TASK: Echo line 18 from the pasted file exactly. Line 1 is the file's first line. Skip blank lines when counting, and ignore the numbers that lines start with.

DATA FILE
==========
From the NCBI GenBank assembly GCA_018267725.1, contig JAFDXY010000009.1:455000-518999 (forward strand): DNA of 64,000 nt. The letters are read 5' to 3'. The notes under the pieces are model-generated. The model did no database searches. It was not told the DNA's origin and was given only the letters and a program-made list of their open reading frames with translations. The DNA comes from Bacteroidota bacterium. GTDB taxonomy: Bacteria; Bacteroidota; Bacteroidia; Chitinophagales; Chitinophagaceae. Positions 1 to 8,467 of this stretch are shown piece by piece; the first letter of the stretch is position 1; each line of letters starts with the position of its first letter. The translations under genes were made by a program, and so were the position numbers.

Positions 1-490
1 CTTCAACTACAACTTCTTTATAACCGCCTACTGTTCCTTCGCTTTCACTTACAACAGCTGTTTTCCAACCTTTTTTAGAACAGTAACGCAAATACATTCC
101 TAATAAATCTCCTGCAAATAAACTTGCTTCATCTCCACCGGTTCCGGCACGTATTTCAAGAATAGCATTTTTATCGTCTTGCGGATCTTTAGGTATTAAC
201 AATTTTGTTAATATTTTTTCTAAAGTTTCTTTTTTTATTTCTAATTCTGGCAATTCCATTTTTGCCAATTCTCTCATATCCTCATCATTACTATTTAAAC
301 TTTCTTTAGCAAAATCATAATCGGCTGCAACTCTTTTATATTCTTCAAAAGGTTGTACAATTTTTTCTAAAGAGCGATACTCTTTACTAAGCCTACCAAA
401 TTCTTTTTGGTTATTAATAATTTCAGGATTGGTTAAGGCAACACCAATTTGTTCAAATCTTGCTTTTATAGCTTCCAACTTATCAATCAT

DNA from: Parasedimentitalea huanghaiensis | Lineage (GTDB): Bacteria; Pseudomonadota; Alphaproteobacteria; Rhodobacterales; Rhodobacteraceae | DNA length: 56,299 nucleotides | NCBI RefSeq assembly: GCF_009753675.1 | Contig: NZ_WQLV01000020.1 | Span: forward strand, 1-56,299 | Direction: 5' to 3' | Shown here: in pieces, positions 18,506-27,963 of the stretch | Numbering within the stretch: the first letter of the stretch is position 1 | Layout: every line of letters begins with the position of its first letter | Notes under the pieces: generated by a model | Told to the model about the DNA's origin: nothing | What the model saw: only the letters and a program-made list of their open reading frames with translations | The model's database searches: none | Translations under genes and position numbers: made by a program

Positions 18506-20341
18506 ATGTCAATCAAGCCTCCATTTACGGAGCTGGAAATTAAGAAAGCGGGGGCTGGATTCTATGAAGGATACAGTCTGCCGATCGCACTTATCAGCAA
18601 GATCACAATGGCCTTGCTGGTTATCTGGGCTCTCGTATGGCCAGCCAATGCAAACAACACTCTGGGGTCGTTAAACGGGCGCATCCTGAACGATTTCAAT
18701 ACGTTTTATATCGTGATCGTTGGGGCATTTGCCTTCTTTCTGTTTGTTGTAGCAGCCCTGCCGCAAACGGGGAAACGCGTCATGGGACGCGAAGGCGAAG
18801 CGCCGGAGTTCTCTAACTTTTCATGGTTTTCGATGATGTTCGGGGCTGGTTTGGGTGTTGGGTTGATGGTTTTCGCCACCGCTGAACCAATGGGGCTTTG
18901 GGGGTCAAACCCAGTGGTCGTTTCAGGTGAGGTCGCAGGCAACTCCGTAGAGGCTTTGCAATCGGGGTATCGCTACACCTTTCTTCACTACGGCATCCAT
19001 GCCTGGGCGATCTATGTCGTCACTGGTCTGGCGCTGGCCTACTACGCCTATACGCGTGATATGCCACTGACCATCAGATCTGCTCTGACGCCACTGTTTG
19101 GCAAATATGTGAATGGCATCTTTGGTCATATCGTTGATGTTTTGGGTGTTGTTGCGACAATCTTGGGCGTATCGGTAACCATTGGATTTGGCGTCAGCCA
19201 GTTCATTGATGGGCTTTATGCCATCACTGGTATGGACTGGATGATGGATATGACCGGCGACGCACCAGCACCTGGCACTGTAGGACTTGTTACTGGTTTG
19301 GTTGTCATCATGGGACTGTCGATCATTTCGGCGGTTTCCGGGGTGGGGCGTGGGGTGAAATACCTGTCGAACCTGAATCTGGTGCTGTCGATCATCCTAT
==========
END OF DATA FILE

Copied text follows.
19301 GTTGTCATCATGGGACTGTCGATCATTTCGGCGGTTTCCGGGGTGGGGCGTGGGGTGAAATACCTGTCGAACCTGAATCTGGTGCTGTCGATCATCCTAT